As long as legs have been tapering down into feet, humans have been using dancing as a courtship ritual. Cavemen danced. They’d impress their women by beating t-rex thighbones on a rock to get a rhythm. If they dug that particular groove, they’d put a grunt to it, maybe bust a move, then finger-paint foot positions on the cave wall for later. Since Jurassic times we boys have been conniving countless ways to get next to a girl.
Rain dance, fire dance, square dance, fertility dance, hat dance, pole dance, break dance jitterbug, charleston, swing, Lindy hop, black bottom, big apple, boogie woogie, continental, samba, calypso, ballet, buck dance, boogaloo, bump, belly, hokey pokey, tap, twist, tango, two-step, scratch, wobble, locomotion, funky chicken, waltz, watusi, manhattan, hustle, disco, lambada, lap dance, mash potato, minuet and macarena… next week they’ll be two more.
Most dance fads lasted about as long as the flavor in your bubble gum. A few hung on like taffy on a hot sidewalk… ballroom, ballet, the shag. So what’s the shag? Simple definition, it’s a southern dance with basic repeatable steps done to a specific rhythm. Lots of balding braggarts claim they know, but truth is probably no one knows exactly where and how it evolved. Ask any old timer and he’ll cop some fresh fiction about what exact day it started in Myrtle Beach, Ocean Drive, Atlantic Beach, Charlie’s Place or Carolina Beach. And whether blacks or whites started it. So let’s chill on that subject. Doesn’t matter. It was fun then and it’s still fun. And yes, we do think it evolved here. We think it mutated from lindy, big apple, swing, jitterbug to what dance legend Billy Jeffers described as “the lazy man’s jitterbug”.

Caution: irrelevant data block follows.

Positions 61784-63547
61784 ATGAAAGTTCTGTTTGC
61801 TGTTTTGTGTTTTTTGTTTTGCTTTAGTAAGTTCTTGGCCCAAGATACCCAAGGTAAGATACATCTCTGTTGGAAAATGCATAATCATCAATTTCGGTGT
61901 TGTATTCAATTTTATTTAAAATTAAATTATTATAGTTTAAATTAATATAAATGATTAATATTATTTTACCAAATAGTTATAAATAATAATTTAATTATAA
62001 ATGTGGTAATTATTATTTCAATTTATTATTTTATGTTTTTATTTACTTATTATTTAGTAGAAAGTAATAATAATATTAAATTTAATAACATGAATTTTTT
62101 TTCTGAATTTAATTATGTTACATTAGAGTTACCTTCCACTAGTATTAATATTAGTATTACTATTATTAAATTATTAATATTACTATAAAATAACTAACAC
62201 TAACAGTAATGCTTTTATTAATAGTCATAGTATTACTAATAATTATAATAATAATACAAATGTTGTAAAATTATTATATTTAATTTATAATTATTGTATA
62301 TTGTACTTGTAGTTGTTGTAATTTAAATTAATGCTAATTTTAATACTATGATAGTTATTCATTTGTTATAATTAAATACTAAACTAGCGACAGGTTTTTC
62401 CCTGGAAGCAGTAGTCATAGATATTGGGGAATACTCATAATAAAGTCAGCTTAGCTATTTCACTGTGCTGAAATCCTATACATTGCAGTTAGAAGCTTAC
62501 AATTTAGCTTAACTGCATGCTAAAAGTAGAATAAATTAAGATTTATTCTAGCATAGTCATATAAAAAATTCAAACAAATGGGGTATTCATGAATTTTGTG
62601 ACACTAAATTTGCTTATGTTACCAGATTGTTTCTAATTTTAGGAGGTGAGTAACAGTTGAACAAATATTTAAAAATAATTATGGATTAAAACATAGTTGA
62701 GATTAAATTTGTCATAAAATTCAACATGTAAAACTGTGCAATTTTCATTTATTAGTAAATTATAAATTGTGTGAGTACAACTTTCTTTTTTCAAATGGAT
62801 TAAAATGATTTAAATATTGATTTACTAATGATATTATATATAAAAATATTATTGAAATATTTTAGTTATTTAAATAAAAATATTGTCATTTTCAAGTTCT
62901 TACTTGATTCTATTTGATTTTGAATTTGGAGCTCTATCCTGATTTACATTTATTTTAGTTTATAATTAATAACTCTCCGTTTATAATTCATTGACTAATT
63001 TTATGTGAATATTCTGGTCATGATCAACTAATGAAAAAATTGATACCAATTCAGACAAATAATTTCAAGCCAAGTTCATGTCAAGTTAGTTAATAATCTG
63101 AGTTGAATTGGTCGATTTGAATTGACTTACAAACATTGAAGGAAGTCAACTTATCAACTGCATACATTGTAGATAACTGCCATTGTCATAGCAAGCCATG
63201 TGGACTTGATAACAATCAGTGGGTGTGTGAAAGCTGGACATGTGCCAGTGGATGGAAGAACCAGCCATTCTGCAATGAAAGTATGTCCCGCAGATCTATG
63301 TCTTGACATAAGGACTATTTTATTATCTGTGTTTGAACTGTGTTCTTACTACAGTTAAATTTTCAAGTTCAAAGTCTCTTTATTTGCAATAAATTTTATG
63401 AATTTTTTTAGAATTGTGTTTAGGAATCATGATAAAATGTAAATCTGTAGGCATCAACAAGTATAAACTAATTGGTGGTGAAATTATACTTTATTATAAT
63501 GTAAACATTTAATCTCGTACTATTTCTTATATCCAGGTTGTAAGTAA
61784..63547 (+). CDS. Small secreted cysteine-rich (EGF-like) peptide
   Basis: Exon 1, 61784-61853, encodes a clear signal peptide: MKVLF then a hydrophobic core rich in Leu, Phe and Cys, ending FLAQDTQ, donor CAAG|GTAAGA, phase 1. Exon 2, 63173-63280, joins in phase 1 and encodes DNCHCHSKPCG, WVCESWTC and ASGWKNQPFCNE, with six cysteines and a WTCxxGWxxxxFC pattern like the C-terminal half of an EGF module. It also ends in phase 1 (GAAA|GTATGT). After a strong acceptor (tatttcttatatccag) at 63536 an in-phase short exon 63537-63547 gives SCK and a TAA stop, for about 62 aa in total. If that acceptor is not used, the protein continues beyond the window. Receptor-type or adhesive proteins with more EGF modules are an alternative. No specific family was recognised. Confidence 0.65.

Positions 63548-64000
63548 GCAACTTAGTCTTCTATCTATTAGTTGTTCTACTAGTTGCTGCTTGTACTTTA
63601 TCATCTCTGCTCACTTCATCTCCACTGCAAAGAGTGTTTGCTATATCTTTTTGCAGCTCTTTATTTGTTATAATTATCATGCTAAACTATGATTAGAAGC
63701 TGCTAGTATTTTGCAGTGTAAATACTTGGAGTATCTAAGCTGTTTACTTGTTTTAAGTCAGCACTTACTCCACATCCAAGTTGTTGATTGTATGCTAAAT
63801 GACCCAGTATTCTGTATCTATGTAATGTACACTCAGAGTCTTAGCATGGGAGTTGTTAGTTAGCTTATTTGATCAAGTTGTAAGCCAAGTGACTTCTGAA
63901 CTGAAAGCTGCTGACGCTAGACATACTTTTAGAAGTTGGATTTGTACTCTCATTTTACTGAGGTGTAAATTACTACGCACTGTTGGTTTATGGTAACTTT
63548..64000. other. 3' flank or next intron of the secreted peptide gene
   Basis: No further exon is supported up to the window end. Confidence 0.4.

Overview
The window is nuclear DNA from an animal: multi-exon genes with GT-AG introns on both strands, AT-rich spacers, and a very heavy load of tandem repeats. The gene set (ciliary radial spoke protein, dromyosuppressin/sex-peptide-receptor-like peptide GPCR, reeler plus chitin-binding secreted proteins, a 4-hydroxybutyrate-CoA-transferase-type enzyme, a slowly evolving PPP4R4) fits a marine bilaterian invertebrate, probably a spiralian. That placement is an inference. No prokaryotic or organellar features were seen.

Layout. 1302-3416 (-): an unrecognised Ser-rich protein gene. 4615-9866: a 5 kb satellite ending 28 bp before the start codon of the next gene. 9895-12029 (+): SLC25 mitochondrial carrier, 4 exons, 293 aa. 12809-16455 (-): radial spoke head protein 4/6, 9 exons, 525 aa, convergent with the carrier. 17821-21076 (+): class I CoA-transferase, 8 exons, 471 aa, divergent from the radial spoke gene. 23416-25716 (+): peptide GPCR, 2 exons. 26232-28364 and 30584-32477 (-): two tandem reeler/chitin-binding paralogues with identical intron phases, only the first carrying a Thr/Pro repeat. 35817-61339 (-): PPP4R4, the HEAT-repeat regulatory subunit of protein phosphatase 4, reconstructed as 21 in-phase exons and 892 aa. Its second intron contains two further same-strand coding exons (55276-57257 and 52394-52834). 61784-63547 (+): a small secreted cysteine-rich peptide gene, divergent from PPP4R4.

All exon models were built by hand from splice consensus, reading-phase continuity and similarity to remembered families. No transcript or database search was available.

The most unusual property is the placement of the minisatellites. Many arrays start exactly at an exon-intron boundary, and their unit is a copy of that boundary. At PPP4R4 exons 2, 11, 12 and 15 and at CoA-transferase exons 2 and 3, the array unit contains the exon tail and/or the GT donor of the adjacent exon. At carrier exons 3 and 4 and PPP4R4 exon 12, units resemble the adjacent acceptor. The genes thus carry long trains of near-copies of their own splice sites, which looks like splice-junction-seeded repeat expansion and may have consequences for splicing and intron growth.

Maybe that’s what happened. Maybe all the southern jitterbugs got rheumatiz, got down in the back and started dancing halftime. Maybe the dance floors got too crowded for the violence of the jitterbug. They tired of throwing their dance partners and started shuffling in place. Whatever it was, we trimmed our pompadours and danced ourselves into shaggers. And whenever it happened, it was way before fros, fanny tattoos, bellbottoms, baggy pants, spandex, acid rock, acid rain, ram, rom and pierced tongues.
• 1932 Wilmington Star: “A Shag dance contest will be held at Wrightsville Beach”
• 1937 Arthur Murray film clip does a version of the belly roll and has the caption. “Princess Brinda went to learn the big Apple and stayed to do the Shag.”
• 1938 Dance instruction magazine demos the shag step.
• 1939 Amos Milburn song “Doug the Jitterbug” refers to the Shag on his 12th line. “But boy he can shag.”
So yes…the shag has been around a while. Why’s it important? It’s not unless you believe what jitterbug champion Nicky Sotteriou told me when I was 10. “Being polite and being able to handle yourself in a crowd sets you apart. Being able to dance says something good about you.”
Check into SOS in the Spring, Summer and Fall and you’ll see 30,000 sockless, old-timers in 60s styles and 50s attitudes, doing the same steps, listening to the same music and living to laugh another day. Life is short, dance all you can.
Dino Thompson 2011